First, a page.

President Joe Biden on Friday is tapping former Food and Drug Administration commissioner Robert Califf to again lead the powerful regulatory agency, according to a person familiar with the decision.
Califf's nomination comes after months of concern that the agency near the center of the government's COVID-19 response has lacked a permanent leader. More than a half-dozen names were floated for the job before the White House settled on Califf.
A cardiologist and clinical trial specialist, Califf, 70, served as FDA commissioner for the last 11 months of President Barack Obama's second term. Before that, he spent one year as the agency's No. 2 official after more than 35 years as a prominent researcher at Duke University, where he helped design studies for many of the world's biggest drugmakers.
Since leaving the government, he has worked as a policy adviser to tech giant Google, in addition to his ongoing work at the Duke Clinical Research Institute.
If confirmed by the Senate, Califf would oversee decisions on COVID-19 vaccines along with a raft of other knotty issues, including the regulation of electronic cigarettes and effectiveness standards for prescription drugs. He would be the first FDA commissioner since the 1940s to return for a second stint leading the agency.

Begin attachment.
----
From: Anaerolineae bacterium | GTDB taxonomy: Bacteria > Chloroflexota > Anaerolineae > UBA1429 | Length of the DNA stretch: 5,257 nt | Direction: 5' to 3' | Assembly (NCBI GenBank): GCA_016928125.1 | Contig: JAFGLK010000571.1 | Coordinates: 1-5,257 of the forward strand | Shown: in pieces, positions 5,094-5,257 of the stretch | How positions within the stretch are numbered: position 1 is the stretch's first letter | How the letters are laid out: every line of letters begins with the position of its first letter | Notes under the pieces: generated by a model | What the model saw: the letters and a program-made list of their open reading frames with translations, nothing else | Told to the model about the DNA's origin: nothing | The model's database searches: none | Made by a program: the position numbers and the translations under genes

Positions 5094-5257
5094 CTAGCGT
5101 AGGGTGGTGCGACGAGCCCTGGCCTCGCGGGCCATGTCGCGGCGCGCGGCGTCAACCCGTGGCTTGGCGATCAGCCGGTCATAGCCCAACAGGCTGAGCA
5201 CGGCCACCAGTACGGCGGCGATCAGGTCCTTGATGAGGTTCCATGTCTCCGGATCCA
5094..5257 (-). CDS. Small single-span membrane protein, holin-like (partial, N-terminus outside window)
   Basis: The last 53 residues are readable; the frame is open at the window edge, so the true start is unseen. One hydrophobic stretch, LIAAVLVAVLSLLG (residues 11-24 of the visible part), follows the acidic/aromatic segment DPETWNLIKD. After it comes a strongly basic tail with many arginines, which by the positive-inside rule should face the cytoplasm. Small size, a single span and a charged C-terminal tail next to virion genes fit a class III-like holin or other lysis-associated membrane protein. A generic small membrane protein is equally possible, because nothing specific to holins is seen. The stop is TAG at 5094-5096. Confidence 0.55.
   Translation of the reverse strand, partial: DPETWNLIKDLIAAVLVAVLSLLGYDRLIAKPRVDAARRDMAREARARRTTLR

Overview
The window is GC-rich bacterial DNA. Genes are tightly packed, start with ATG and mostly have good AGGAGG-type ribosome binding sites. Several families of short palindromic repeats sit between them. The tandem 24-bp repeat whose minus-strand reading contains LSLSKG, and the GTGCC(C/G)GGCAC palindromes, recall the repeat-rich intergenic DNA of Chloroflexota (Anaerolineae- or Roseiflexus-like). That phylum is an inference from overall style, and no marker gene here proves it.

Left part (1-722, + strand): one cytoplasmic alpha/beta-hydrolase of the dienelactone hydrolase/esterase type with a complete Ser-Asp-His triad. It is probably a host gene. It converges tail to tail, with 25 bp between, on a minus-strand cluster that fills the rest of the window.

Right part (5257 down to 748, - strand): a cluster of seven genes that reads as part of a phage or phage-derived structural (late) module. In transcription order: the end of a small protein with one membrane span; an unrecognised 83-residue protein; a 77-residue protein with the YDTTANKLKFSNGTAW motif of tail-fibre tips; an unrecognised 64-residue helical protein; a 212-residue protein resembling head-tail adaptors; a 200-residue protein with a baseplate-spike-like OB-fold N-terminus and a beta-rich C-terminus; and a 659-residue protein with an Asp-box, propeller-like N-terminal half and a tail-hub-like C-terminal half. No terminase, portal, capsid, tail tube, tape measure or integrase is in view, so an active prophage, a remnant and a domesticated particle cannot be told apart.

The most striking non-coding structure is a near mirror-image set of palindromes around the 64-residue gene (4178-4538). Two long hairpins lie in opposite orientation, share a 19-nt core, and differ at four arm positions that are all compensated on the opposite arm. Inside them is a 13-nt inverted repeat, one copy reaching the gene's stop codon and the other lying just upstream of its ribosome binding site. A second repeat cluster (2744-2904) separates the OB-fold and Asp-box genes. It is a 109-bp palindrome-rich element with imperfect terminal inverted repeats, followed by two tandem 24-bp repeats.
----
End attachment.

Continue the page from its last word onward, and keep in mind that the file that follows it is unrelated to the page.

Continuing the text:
The FDA regulates the vaccines, drugs and tests used to combat COVID-19. That's on top of its normal duties regulating a swath of consumer goods and medicines, including prescription drugs, medical devices, tobacco products, cosmetics and most foods.
Dr. Janet Woodcock, the agency's longtime drug director, has been serving as acting commissioner since January. For months she was expected to be tapped for the permanent post, but her nomination ran into pushback from key Democratic lawmakers, including Sen. Joe Manchin of West Virginia, over the handling of opioid prescription painkillers during her 30-plus years at the agency.
The White House faced a legal deadline of mid-November to nominate a permanent commissioner or name another acting commissioner.
Additional reporting by The Associated Press.